# What is the Web of Trust?

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Original image from Jay Gooby on Flickr. Some rights reserved: cc by.

This is the second article in a series about GPG and public-key encryption. This part doesn't depend on the previous part about generating and using a keypair but you may want to read that first anyway for background.

So, what is the web of trust and how does it work? Well, it's basically a decentralized version of a certificate authority. A CA issues TLS certificates for people to use once they've proven that they are who they say they are. Along those same lines, in the web of trust people sign each other's keys to show that they are who their key says they are. Before explaining how the web of trust works, let's look at what happens when we want to get somebody's public key.

## Finding Public Keys

The first thing to do after generating a new keypair is to make sure it's out there where people can use it. The way to do this with GPG is

$gpg --keyserver <key server> --send-key <key id> SKS is a popular keyserver network so let's send the key we generated last time there: $ gpg --keyserver hkp://pool.sks-keyservers.net --send-key 13D0B439
gpg: sending key 5DF274C713D0B439 to hkp://pool.sks-keyservers.net

Now if we want to get somebody's key, we just ask the keyserver using their email address. For example, to get my public key:

$gpg --keyserver hkp://pool.sks-keyservers.net --search-keys peter@peterbeard.co gpg: data source: http://keys.fspproductions.biz:11371 (1) Peter Beard <peter@peterbeard.co> Peter Beard <peter.b.beard@gmail.com> 4096 bit RSA key B4A371011B4ED7ED, created: 2016-11-12, expires: 2021-11-11 (2) [ my old key - don't use it; I lost the private key ] Keys 1-2 of 2 for "peter@peterbeard.co". Enter number(s), N)ext, or Q)uit > 1 gpg: key B4A371011B4ED7ED: "Peter Beard <peter.b.beard@gmail.com>> not changed gpg: Total number processed: 1 gpg: unchanged: 1 Neat, but how do you know it's the right key? What if somebody else generated a key and wanted to impersonate me? How can you check to make sure you have the right one? ## Key Signatures Well, that's what the signatures are for. If we look at the signatures for our sample key, we see this: $ gpg --list-signatures 13D0B439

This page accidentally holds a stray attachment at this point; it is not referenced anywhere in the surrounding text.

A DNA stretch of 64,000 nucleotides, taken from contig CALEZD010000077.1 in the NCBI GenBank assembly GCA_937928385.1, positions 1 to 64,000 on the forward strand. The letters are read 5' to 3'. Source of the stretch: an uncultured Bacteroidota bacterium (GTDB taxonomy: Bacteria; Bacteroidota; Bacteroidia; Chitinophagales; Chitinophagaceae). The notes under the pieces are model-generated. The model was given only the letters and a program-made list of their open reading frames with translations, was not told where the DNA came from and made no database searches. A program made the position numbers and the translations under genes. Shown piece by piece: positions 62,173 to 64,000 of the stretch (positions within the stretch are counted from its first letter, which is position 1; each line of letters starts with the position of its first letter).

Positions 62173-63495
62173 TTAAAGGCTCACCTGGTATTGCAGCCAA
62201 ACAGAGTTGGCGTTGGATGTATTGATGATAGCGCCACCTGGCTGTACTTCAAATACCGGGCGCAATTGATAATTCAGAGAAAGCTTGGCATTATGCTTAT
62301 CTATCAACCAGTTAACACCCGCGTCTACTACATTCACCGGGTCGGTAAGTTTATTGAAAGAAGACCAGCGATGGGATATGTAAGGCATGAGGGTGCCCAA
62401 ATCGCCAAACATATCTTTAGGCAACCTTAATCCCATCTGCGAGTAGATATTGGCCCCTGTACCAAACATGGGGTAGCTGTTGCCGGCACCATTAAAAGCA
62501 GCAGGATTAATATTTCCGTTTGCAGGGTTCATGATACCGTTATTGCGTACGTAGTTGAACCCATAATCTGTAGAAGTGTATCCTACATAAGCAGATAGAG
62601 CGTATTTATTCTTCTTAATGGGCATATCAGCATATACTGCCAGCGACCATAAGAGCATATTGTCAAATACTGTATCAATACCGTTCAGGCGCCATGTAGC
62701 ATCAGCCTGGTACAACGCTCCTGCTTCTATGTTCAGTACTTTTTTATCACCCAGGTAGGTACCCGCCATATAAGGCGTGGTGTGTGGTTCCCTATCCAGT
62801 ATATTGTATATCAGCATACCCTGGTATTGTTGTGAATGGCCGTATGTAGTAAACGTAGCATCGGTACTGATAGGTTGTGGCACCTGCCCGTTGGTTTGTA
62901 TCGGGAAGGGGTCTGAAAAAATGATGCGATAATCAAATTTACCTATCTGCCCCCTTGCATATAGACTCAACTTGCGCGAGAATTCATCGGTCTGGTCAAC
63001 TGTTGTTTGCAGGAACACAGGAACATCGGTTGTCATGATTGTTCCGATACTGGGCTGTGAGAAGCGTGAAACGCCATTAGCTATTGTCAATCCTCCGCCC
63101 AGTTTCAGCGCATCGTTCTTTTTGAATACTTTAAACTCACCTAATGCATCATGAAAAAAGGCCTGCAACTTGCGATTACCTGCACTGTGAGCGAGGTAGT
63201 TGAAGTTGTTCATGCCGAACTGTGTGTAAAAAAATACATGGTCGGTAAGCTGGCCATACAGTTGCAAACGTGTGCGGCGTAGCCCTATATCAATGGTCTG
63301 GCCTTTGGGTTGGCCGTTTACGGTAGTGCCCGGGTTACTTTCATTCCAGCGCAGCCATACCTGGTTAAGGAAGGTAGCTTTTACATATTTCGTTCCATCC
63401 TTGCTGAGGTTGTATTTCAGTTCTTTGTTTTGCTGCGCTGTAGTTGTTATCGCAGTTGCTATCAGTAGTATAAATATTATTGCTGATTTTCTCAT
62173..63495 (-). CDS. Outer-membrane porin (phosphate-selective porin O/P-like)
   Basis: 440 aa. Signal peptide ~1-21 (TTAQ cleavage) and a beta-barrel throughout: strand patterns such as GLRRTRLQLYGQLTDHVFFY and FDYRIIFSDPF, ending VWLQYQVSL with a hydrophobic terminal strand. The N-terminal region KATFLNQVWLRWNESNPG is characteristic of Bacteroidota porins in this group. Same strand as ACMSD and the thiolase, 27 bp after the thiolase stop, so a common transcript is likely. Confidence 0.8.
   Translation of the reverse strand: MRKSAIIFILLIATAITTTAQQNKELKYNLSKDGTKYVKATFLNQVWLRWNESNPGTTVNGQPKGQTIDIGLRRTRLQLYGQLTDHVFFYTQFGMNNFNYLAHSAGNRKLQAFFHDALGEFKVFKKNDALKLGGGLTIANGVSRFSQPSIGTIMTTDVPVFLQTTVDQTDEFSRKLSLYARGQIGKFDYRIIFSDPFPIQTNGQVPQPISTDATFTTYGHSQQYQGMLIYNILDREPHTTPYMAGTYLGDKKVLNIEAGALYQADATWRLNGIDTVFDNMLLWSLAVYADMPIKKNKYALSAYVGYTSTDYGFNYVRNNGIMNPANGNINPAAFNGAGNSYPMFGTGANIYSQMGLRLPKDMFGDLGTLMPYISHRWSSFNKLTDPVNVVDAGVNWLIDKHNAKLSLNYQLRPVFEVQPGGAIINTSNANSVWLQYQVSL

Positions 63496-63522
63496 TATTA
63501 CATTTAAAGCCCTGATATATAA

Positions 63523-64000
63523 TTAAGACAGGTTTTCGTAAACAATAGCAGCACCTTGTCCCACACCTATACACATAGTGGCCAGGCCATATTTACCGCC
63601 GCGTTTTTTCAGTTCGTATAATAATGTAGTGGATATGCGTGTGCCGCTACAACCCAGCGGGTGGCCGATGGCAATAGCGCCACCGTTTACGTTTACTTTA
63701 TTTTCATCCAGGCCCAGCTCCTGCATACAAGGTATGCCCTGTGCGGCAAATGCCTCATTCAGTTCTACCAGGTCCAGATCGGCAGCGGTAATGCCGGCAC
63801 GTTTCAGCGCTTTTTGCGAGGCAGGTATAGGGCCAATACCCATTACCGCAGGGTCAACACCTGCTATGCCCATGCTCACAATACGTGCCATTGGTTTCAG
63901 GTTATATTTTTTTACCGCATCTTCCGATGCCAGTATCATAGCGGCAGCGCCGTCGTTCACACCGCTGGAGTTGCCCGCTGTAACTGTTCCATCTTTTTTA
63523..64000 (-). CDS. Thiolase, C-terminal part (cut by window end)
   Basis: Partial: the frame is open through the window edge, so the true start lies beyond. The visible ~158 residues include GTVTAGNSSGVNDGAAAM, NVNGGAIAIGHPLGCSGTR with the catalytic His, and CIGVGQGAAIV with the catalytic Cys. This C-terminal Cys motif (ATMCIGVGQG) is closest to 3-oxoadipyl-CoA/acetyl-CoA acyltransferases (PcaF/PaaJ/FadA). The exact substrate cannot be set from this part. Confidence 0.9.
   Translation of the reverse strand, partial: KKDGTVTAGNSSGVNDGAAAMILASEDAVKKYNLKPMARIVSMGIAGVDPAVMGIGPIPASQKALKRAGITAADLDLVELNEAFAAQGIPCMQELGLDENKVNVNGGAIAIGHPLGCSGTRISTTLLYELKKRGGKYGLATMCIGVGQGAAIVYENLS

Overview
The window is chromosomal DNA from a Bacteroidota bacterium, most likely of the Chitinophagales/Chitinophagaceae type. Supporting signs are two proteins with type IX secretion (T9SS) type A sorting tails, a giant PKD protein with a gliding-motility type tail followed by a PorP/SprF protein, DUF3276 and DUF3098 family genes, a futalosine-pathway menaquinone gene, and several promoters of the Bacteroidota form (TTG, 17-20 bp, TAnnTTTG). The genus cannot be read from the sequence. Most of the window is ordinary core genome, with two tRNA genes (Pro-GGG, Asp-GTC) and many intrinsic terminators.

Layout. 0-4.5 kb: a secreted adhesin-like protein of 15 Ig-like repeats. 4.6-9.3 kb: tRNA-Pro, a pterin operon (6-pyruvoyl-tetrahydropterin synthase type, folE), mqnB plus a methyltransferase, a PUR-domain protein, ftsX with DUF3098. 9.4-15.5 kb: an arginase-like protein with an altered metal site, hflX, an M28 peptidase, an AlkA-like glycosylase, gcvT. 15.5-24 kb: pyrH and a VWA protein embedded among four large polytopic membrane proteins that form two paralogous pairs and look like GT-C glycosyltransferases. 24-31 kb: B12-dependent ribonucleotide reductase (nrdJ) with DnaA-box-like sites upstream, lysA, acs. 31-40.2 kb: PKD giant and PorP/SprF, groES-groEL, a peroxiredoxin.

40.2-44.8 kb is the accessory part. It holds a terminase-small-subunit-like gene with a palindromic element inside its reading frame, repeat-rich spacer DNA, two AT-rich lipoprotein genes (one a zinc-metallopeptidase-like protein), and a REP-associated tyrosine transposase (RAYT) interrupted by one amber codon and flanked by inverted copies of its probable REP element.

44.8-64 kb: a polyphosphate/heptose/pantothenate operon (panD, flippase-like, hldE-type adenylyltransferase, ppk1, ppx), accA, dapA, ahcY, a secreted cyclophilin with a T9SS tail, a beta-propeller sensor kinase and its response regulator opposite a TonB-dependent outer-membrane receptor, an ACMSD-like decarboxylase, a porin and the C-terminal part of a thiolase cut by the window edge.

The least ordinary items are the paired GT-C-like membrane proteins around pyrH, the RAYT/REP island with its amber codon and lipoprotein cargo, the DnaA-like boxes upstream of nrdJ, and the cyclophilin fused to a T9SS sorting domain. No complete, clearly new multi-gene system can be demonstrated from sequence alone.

pub   rsa4096 2017-03-01 [SC] [expires: 2018-03-01]
543C1C8FD5B8FAFDCDC714FD5DF274C713D0B439
uid           [ultimate] Peter Beard (This is a sample key.) <samplekey@peterbeard.co>
sig 3        5DF274C713D0B439 2017-03-01  Peter Beard (This is a sample key.) <samplekey@peterbeard.co>
sub   rsa4096 2017-03-01 [E] [expires: 2018-03-01]
sig          5DF274C713D0B439 2017-03-01  Peter Beard (This is a sample key.) 

The only signature for our public key is shown under the uid: sig 3 5DF274C713D0B439 2017-03-01 Peter Beard (This is a sample key.). This means that there's only one signature but it's rated at the highest confidence level. There are three levels of verification that can be applied to a signature:

1. No verification
2. Some verification; maybe you just believe that the key belongs to who it says it does and sign it because of that
3. Significant verification: might mean that you saw a photograph of this person with their email address or talked to them on the phone to verify the key's fingerprint
4. Maximum verification: could mean that you checked that the emails in the key belong to the person as well as met in person and verified a photo ID, maybe a driver's license or something like that

There are no fixed rules as to what the different levels mean, just guidelines. In this case, we have a level 3 signature since we generated the key ourselves. Our own signature is also the only one we have, which isn't terribly trustworthy. Let's take a look at a key with a lot of signatures:

\$ gpg --list-signatures 886DDD89
pub   rsa2048 2009-09-04 [SC] [expires: 2020-08-29]
A3C4F0F979CAA22CDBA8F512EE8CBC9E886DDD89
uid           [ unknown] deb.torproject.org archive signing key
sig          EE8CBC9E886DDD89 2014-08-31  deb.torproject.org archive signing key